What should the UK’s energy mix be?

There is a strong desire from industry for a national energy strategy that sets out in clear practical terms how the UK will reach its goals of greater energy resilience and net zero. There is great potential in green and blue hydrogen projects, in modular SMRs and in wind and solar.   However, there must be greater collaboration across industry, including on the realistic sequencing of the rollout of new non-fossil fuel sources of energy.     This means avoiding a zero-sum approach to competing technologies and energy sources. This could be supported by greater clarity from Government on a national energy mix, setting out its preferred balance of renewable sources as well as the regulatory underpinnings required to deliver them within the established timeframes.


The challenge of space debris must be addressed if the sector is to succeed

The space sector has seen a recent burst of activity after a period of relatively slow progress. However, there is significant uncertainty around the challenge of space debris. According to the ESA, about 2 trillion pieces of debris are 0.1mm in size and 128 million pieces of debris are of 1 mm in size.[1] Unless contributions to debris can be reduced and exiting debris removed, it is possible there will be a ‘hard ceiling’ on space launch, actually curtailing the potential for progress. This is not just critical for space exploration: constraints and added risk on launching satellites could jeopardise both national security and climate goals. The UK is taking a leading role in taking on this challenge by exploring the use of removal insurance bonds, on which we have an upcoming session. Sign up here.

Space regulation

The UK space sector is undergoing a period of regulatory change which could put it at a disadvantage relative to other nations. With regulatory clarity, the UK can leverage its advantages in insurance, building on the London market’s leading position and making the UK a world class destination for space insurance.


An impending General Election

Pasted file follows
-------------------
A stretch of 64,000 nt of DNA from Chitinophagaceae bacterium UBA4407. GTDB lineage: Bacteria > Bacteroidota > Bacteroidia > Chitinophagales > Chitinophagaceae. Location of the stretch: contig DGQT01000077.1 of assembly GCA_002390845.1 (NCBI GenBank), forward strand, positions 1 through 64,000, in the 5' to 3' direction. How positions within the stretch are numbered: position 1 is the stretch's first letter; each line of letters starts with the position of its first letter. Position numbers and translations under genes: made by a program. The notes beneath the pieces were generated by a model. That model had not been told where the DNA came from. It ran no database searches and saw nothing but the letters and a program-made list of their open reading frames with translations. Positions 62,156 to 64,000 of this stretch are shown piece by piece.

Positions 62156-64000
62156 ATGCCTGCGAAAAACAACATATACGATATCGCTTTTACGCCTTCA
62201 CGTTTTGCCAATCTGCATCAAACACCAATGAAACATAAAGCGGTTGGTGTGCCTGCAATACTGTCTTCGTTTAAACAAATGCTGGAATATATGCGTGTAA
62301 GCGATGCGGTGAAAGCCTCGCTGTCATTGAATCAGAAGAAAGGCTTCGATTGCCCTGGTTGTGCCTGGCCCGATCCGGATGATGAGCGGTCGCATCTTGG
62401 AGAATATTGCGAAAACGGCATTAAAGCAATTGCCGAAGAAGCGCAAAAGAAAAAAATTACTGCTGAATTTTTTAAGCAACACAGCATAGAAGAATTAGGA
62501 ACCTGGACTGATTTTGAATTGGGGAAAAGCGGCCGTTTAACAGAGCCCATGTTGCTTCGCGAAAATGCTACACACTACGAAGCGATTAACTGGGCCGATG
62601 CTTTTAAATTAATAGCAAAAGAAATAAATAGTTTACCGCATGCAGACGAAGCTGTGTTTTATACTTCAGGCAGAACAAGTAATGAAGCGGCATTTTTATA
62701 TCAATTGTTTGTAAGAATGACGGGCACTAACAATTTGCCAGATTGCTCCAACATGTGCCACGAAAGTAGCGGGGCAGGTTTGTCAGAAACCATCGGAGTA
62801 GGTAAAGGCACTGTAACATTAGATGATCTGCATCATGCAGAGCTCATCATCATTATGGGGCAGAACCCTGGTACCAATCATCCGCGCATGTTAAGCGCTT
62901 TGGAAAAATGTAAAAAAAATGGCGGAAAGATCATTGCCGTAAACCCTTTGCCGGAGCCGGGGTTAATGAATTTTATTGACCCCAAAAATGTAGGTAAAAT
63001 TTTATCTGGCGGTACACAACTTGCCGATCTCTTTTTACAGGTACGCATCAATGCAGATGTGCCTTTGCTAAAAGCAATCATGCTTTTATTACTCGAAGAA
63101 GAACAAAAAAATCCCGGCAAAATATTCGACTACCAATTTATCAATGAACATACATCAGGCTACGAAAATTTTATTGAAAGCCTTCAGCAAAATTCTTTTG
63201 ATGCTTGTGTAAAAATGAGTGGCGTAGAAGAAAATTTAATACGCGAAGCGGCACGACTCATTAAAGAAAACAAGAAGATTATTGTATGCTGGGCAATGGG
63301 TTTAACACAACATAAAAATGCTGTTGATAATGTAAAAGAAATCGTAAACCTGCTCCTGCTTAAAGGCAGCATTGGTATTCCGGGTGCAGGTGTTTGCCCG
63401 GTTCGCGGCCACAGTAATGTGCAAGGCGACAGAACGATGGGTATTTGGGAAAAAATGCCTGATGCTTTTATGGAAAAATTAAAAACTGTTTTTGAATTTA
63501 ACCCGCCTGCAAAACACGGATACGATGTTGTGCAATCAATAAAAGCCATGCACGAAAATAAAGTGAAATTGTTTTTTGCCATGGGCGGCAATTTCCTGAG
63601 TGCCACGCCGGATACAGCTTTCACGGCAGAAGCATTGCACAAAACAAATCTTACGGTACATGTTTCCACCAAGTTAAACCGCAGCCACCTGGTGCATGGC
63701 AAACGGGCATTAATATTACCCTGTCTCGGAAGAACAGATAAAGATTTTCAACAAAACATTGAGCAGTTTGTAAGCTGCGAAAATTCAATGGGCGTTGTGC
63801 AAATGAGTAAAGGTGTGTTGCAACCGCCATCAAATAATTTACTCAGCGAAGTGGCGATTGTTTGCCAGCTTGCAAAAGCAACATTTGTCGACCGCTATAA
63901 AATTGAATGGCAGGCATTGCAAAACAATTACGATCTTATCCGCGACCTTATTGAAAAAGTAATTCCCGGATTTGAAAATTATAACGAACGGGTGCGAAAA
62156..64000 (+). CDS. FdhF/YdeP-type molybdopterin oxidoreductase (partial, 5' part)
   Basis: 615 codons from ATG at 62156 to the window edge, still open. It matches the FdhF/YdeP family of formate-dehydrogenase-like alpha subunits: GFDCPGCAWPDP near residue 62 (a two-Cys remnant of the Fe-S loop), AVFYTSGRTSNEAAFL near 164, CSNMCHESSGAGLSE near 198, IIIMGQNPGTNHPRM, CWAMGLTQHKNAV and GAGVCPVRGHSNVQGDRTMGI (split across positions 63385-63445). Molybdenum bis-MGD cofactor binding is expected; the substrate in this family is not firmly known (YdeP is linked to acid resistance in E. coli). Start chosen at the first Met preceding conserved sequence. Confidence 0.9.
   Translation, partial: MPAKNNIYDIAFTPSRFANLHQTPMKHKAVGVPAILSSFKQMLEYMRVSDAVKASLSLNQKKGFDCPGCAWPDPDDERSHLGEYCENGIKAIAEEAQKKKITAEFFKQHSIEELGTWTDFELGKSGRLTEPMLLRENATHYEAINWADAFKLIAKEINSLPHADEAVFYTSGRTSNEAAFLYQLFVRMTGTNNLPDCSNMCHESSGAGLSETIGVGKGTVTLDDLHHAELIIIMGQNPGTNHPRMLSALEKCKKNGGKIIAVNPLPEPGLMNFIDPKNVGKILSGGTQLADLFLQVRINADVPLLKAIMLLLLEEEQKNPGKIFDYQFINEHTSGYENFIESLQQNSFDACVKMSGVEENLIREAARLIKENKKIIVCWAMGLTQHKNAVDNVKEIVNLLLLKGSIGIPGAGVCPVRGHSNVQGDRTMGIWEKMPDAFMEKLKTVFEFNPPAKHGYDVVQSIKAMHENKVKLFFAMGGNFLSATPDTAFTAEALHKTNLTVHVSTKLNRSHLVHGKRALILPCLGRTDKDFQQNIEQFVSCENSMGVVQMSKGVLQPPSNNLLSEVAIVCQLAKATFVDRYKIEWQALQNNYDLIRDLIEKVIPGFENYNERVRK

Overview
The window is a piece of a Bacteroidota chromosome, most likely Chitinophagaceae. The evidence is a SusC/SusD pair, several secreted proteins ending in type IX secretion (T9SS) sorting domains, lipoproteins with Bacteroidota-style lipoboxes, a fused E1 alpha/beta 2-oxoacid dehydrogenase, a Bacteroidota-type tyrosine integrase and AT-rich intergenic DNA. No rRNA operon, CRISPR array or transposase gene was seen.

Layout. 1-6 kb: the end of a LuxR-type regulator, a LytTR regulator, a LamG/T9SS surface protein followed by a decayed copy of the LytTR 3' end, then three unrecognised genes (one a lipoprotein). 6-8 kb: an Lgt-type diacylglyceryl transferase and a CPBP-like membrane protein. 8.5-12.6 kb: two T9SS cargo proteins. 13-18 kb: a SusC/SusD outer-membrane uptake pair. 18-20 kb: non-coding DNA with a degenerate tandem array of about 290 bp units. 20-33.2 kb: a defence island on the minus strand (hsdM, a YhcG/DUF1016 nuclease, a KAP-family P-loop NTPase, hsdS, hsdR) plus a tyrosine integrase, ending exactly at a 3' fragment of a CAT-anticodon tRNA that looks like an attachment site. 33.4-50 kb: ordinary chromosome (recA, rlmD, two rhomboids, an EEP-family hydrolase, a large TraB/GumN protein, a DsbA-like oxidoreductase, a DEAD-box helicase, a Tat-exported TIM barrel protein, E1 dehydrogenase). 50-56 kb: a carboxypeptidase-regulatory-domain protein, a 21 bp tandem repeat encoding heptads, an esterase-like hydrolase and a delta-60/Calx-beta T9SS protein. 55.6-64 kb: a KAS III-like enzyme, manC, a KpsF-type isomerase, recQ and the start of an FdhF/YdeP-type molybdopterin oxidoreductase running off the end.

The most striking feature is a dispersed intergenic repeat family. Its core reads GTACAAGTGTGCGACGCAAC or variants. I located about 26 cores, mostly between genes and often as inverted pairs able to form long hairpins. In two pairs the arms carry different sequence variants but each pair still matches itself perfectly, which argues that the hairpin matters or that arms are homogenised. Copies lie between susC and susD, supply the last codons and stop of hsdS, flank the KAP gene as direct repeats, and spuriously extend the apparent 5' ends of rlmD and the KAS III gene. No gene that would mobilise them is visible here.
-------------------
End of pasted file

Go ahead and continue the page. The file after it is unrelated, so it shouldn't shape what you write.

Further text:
The impending General Election creates uncertainty as to the future of the relationship between Government and business. The prospect of a Labour Government in particular brings with it uncertainty if only because it has not been the party of Government in nearly 15 years.  Many relationships and working patterns are now beginning to be established from scratch.

Regardless of the outcome, the pace of events will force a change in the relationship between Government and the private sector over the coming period. While the Conservatives and Labour Party may have substantively different platforms in some areas, there are overarching geopolitical and environmental trends that are likely to shape the way Government and business interact. Whatever the domestic political context, Government and business will have to collaborate more intensively if the UK is to deliver on its national objectives and international obligations in a time of heavily constrained resources.

How is the D Group addressing these challenges?

Main Programme

We have sought to address growing uncertainty through our core Programme. The below events in particular might be of interest:





Nick Forbes briefings

Strategy International’s Senior Advisor Nick Forbes is leading online sessions on preparing for the next General Election. He has covered social value in procurement and how Labour will approach resilience in dealing with omni-crises, write-ups available here and here.

Sign up for our next session, The Devolution Arms and Place Race here.

British Foreign policy Group analysis

With this year seeing 40% of the world's population eligible to vote, political uncertainty is far from a purely domestic challenge. Our sister organisation, BFPG have been covering major elections across the world, most recently India and South Korea.

The views expressed in this podcast are those of the contributors and do not reflect the views of The D Group.